Australia’s $1.5 billion Modern Manufacturing Strategy investment to drive the COVID economic recovery, has been inspired by several key nations, all of which have championed innovation to remain competitive amid increasing global competition.
Prime Minister, Scott Morrison has cited Germany, the UK, Singapore, and Canada’s targeted industry approach as key influences on the Australian strategy.
“The reality is we cannot and should not seek to reach global scale in a large number of sectors, we can’t be all things to all,” Mr Morrison says.
“This is an important lesson from other small and I’d say medium-sized high income economies like ours.”
“A lesson is don’t try to do everything.”
As a result Australia’s Modern Manufacturing Strategy will focus on six key areas, with an aim to play to the nation’s established strength and emerging priorities.
- Resources technology and critical minerals processing
- Food and beverage
- Medical products
- Recycling and clean energy
While Singapore, the UK, Germany and Canada remain vastly different in nature, they are all developed economies that have focused on innovation as a buffer to offshoring trends towards cheaper manufacturing nations, providing key case studies for Australia’s Modern Manufacturing Strategy.
National manufacturing sector snapshots
Germany has long been known for its high end manufacturing sector, one which the industry and government continually hone through innovation to ensure the ‘Made in Germany’ brand remains strong.
Key focus areas include mechanical and plant engineering, microelectronics, production technology, bio- and nano-technology, energy and environmental technology, mobility and logistics, healthcare and medical technology.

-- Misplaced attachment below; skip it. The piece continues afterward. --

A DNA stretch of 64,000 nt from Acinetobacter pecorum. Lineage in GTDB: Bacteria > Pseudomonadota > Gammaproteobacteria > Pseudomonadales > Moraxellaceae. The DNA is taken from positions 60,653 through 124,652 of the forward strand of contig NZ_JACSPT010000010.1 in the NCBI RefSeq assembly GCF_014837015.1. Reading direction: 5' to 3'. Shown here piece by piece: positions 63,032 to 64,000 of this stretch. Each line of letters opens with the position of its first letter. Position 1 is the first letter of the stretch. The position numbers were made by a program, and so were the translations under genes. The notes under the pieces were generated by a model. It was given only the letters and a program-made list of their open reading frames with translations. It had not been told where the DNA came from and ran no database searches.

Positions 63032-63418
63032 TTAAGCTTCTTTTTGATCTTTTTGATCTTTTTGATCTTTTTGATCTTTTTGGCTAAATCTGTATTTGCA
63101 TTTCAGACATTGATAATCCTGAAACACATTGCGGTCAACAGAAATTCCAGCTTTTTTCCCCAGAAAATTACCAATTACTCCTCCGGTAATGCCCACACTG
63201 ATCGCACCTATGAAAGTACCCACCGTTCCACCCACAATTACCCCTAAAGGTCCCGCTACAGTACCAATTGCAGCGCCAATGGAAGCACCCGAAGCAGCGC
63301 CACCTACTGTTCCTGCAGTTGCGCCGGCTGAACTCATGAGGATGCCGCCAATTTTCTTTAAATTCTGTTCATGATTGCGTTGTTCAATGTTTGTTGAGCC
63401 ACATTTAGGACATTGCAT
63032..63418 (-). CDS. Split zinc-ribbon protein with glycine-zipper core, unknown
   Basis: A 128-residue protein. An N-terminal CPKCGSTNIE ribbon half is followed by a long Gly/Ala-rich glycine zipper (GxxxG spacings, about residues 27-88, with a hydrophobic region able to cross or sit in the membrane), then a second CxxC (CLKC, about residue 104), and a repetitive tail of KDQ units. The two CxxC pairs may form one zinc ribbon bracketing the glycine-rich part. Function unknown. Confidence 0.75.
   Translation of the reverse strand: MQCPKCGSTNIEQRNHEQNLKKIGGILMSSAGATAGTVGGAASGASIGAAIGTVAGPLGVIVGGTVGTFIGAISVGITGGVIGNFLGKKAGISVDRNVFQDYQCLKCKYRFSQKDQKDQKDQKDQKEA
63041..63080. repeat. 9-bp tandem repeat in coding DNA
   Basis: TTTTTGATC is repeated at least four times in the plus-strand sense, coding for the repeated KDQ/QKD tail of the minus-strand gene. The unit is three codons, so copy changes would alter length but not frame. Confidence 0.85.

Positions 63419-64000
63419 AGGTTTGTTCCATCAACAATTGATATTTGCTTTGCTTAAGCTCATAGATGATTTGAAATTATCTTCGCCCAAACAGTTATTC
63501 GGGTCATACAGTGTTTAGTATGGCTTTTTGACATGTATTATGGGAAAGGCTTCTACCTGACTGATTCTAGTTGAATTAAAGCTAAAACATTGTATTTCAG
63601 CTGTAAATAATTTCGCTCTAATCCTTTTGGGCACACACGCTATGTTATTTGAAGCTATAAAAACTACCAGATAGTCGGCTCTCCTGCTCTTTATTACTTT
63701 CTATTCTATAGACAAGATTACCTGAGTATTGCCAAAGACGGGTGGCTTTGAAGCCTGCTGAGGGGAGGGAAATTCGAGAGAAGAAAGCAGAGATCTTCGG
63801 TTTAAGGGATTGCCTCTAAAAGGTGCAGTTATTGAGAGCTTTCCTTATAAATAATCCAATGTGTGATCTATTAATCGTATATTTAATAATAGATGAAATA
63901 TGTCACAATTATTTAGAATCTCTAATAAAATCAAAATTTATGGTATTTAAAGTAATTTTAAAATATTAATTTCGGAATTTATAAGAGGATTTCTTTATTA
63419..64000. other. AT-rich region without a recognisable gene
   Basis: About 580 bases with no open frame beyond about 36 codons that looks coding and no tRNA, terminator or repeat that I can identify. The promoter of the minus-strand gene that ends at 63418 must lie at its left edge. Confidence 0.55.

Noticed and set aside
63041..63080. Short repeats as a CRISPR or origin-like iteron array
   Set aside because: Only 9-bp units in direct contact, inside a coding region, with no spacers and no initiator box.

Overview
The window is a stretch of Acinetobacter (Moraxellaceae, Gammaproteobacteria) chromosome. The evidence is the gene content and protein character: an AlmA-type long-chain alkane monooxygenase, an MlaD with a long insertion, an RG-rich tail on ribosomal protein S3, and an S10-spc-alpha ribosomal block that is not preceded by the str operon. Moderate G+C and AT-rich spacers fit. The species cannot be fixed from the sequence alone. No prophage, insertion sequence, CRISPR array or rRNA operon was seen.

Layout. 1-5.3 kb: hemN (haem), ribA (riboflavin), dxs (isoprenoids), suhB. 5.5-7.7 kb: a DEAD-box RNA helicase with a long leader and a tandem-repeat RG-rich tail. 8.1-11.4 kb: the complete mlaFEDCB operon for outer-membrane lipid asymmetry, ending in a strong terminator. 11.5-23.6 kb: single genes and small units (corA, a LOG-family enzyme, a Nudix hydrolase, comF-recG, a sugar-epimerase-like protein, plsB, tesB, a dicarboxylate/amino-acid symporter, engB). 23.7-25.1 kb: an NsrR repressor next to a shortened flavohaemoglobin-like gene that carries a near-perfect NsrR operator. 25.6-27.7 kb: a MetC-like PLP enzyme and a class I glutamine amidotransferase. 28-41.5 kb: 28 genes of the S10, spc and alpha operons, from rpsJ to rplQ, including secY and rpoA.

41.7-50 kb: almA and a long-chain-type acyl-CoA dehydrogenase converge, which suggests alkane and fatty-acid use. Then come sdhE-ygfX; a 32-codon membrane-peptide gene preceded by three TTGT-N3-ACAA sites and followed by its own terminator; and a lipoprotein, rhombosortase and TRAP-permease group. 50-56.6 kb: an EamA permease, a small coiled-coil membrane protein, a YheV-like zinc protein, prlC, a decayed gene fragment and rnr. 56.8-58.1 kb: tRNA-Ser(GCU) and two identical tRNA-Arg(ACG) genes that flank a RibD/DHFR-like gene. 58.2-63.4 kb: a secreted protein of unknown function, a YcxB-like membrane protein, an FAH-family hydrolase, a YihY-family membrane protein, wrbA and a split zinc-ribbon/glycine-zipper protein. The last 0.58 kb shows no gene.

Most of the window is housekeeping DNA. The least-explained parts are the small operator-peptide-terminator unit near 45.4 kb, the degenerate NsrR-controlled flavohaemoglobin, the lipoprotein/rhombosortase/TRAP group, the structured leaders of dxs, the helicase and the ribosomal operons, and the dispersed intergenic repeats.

Recent German Government figures put the manufacturing sector’s annual turnover at €2.2 trillion, with the sector employing around 7.5 million workers.
Successful small and middle-size companies tagged ‘Mittelstand’ in German are considered a key foundation of the country’s manufacturing edge.
The German Government’s National Industry Strategy 2030 focuses on strengthening key enabling technologies such as digitisation, artificial intelligence and battery cell manufacturing, which are identified as vital for the manufacturing sectors long term global competitiveness.
The birthplace of the industrial revolution, the nation’s major modern manufacturing drivers are now in food and beverages, transport, pharmaceuticals and chemicals.
According to a recent Make UK study, exports are dominated by transport (25.5%) and pharmaceuticals and chemicals (17.9%) – highlighting the importance of these high-value added sectors to the success of UK industry overall, particularly the aerospace and automotive sectors.
Manufacturing in the UK makes up two thirds of overall research and development, 45 percent of exports, and 15 percent of business investment.
Data reveals that for the 2.7 million people employed by UK manufacturers, the average salary sits 13 percent higher than the average UK salary.
Figures show the UK is the ninth leading global manufacturer and tenth in terms of global exports with output, totalling £191 billion in 2019 – an increase of seven percent over the previous five years.
Singapore has a key focus on bio-medical sciences, aerospace, as well as energy and chemicals.
Recent figures from the Singapore Economic Development Board show manufacturing remains a key pillar of the economy, at around 20 percent of the nation’s GDP.
Singapore has set up national programs in many of the emerging technology areas to commercialise research, including in robotics adoption, and additive manufacturing innovation to translate 3D printing research into commercial applications.
The Singaporian Government says it’s building a world-class manufacturing ecosystem, attracting multinationals, such as Shell, Micron, and Merck.
Singapore is the world’s fourth largest global exporter of high-tech goods, produces five of the world’s top 10 drugs, and is the fifth largest producer of refined oil.
The Canadian manufacturing sector is led by the automotive, aerospace and machinery production industries.
Manufacturing in Canada accounts for approximately $C170 billion of the nation’s GDP, according to government figures – representing more than 10 percent of Canada’s total GDP.
Canadian manufacturers export around $C350 billion annually, representing 68 percent of all of Canada’s merchandise exports.
According to PWC, the nation is a world leader in investments that facilitate research, the transformation of new ideas into advanced products, and tech that traverses the divide between research and marketplace applications.
The Canadian Government’s Industrie 2030 initiative has set the goal of doubling the value of manufacturing output by 2030.